An open letter to a reviewer:
Thanks, Mrs. G., for your thoughtful review of This Changes Everything, Volume I, The Spanners Series, on Amazon. I appreciate your candor, your thoroughness and your specificity of what you liked and what didn’t work for you. I wish all readers and reviewers took the time and gave the attention to their reviewed books and reviews as you have!
I am sorry the linked Table of Contents didn’t work for you. What version of ereader are you using? I haven’t heard of that problem from other readers and I wish that hadn’t happened for you.
Thanks, again, for your considered review. I would be happy to send you a copy of Volume II, This Changes My Family and My Life Forever.
Best to you,
Sally Ember, Ed.D. (author)
P.S. I agree that The Spanners Series‘ stories would make an excellent T.V. series! I hope your wish comes true!
Here are her review and a link to it:
* * * of 5: Great concept–difficult translation into written form. September 6, 2014
DO NOT read this if you want a normal, linear story that makes complete sense and introduces ideas in a logical sequence.
DO read this if you want to try something very new and think about the universe in a completely different way.
I’m actually not even sure how to review this in a traditional way because the book was so very bizarre in its format. Let’s go with this…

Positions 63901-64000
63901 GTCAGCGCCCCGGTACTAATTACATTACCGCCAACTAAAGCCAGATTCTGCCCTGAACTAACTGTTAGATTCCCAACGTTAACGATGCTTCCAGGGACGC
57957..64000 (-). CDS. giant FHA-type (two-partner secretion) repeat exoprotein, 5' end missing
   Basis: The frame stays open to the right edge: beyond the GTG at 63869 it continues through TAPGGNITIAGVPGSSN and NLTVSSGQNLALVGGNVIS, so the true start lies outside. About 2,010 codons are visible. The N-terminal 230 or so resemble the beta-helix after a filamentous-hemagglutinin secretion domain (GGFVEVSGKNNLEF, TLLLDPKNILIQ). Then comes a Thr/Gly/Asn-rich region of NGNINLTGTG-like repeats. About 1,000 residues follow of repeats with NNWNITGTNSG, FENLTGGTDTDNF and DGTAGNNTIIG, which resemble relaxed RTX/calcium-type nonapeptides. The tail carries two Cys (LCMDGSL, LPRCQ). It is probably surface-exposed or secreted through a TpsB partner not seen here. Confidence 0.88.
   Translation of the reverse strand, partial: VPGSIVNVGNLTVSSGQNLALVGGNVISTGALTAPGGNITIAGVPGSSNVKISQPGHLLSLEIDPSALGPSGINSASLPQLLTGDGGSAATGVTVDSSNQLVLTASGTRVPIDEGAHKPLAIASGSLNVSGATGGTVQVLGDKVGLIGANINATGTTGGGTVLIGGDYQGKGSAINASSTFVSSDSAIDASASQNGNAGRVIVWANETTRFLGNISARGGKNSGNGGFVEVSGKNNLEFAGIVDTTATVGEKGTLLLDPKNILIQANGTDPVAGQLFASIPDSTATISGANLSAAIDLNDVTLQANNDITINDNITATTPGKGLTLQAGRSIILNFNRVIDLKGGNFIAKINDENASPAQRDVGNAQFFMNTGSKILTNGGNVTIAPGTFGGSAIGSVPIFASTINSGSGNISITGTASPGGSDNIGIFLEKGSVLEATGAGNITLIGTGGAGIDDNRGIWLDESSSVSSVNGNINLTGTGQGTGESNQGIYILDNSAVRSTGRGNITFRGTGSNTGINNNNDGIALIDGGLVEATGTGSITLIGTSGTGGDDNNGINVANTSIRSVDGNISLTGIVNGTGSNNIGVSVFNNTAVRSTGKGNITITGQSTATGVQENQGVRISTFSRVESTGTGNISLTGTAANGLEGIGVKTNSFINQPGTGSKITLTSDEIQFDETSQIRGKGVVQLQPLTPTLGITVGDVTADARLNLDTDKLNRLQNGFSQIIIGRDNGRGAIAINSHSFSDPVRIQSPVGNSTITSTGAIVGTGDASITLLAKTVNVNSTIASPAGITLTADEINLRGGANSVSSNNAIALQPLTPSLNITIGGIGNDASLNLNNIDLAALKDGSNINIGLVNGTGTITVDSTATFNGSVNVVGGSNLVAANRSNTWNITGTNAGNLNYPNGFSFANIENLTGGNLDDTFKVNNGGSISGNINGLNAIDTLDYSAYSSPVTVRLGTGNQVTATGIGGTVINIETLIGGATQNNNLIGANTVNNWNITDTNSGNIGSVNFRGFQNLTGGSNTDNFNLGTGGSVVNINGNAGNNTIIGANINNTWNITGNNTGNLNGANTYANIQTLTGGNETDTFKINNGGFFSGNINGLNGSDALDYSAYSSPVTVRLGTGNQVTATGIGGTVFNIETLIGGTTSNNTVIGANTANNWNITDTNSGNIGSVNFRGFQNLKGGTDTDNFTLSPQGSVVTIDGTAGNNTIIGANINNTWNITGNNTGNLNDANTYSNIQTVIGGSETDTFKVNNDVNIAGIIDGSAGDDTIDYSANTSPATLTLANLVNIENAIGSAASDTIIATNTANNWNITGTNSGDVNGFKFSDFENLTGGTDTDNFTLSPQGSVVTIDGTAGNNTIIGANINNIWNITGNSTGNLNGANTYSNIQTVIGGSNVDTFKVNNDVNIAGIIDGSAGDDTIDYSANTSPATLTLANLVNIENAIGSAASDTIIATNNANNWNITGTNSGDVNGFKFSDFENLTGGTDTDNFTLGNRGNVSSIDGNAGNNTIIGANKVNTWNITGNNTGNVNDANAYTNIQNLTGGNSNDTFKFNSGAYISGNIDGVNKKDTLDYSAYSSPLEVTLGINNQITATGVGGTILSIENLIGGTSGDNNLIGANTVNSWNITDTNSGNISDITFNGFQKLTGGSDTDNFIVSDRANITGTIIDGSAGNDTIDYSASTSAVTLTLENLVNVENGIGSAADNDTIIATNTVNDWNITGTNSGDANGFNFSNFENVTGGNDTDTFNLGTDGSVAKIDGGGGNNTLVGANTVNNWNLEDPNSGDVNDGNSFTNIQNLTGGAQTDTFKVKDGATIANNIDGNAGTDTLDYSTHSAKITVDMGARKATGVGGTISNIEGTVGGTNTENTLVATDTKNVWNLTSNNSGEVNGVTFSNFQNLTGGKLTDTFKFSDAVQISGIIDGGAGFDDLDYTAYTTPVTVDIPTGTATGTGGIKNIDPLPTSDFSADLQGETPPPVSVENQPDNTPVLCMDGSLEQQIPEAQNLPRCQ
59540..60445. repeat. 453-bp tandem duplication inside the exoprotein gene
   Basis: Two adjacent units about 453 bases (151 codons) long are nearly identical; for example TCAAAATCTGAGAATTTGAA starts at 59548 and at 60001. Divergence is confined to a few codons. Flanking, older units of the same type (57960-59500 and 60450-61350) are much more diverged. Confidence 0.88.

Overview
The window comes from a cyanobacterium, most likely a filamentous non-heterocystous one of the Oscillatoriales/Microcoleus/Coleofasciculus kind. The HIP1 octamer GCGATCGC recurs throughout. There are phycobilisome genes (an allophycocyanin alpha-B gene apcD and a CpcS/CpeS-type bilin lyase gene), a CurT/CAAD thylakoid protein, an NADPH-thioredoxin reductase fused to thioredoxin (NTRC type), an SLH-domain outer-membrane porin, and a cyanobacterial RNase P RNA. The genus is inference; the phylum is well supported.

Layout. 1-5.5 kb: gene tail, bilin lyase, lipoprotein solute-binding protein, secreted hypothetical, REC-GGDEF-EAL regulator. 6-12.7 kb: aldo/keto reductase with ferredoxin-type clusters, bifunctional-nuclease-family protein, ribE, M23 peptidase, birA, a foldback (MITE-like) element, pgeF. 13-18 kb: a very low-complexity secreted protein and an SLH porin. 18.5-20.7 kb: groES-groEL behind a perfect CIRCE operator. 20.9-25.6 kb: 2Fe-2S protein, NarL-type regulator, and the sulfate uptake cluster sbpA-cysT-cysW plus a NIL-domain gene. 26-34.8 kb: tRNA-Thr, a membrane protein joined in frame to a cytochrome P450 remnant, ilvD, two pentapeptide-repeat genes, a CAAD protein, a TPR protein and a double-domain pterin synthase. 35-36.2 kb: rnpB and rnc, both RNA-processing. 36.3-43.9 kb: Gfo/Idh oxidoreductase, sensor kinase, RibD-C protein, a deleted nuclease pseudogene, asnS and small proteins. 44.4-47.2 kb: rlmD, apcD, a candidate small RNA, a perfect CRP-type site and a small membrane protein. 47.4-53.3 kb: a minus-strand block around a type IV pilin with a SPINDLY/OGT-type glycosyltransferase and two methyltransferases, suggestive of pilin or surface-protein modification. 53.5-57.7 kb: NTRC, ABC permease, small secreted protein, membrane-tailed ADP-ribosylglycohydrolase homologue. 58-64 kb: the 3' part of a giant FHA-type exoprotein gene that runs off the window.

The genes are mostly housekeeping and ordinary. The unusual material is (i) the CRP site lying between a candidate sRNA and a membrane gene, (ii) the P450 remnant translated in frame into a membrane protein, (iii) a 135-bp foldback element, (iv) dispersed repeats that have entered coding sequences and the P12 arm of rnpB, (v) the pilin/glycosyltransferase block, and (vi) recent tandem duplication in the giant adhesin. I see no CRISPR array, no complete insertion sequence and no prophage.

What I liked:
The aliens and the whole concept of the multiverses working together to make life better.
The characters (a lot of them) and how they felt real.
The whole idea of alternate time lines–something I’ve loved since Isaac Asimov’s “The End of Eternity”.
The enormous attention to detail in the whole world-building thing.
What irked me:
The fact that shortly after meeting the aliens, we are thrust into the future (or is it a flashback–that’s how hard this is to follow) and a ton of acronyms and entities are suddenly taken for granted. There is an “appendix” with a glossary of terms. That might have worked for me except that in the ebook format at least, that meant jumping to the end and then there was no way to navigate back (no table of contents to take me back to the chapter I’d left). Perhaps in paperback form where I could dog ear the pages…?
As other reviewers have mentioned, the whole matter of tense and the writing style that makes it hard to know *when* I am. Which, yeah… Is a little moot when we’re talking about alternative timelines and the fact that time is not linear. Yeah, I get it. But the readers still are used to linear, so we need to have it explained to us in that way.
I really think this would work better as a TV series where the visual clues might make it easier to tell “when” the reader is reading. It vaguely reminded me of Cloud Atlas, but harder to follow.